Other than that, what about its value? I paid 7600€ for this car in near pristine condition. Cars like this are rare and fairly unique but they don’t have a very big fan base. It might not be a good investment, especially considering that it won’t really go under 20 US mpg, as rotaries, even NA ones, tend to be a bit thirsty. But it’s fun, fast, comfortable, and chances are that you won’t lose too much money on one if you take good care of it. Yes, rotaries ARE reliable if you know what you’re doing, maintain them, don’t rush them when cold and don’t try to get 600hp out of their small displacement.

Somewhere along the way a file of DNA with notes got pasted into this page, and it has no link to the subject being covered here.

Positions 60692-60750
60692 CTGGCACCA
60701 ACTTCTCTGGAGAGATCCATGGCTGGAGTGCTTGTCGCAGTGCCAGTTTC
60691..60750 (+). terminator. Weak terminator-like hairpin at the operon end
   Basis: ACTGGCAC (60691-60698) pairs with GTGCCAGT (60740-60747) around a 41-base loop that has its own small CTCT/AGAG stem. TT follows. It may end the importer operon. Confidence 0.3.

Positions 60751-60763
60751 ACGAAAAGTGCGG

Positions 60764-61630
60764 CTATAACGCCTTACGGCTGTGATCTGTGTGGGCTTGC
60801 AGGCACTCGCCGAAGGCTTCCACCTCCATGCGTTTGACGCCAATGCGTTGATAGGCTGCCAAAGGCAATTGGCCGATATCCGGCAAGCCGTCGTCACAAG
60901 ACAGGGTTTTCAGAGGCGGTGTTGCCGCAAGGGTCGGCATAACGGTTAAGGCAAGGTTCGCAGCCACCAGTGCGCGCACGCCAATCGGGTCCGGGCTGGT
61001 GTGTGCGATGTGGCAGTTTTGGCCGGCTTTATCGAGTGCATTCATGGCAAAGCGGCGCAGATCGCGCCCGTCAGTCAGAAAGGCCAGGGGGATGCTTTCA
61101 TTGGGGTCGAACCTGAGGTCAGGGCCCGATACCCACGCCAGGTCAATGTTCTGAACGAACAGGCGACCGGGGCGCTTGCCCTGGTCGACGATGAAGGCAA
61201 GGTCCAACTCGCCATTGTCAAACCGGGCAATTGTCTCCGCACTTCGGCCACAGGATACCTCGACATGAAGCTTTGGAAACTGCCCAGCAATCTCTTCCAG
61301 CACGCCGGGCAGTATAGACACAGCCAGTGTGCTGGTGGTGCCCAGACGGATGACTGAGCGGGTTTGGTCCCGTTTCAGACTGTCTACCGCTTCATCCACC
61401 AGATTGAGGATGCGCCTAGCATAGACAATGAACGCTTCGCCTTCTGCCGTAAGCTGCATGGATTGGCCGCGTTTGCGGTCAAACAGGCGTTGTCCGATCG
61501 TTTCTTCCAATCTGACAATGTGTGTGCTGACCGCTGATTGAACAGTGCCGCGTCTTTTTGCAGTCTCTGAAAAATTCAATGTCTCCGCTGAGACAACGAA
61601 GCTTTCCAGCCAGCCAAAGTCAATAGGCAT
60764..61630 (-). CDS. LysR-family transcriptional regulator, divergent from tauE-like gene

To conclude, a great big car that proves that rotaries could also have been great engines in non-sport oriented cars. Smoothness, comfort, all this while buzzing around France’s country roads is a great experience and probably one of the best place to drive such a car! A lot of fun and a car I recommend to anyone who can take care of it properly. A car that could have been... But hey, it’s never too late!
Special thanks to Richard Flower, the previous owner of this car, who bombarded me with so much interesting history and technical infos about this car and kept crazy good care of it for all these years! He did the swap himself and maintained it perfectly.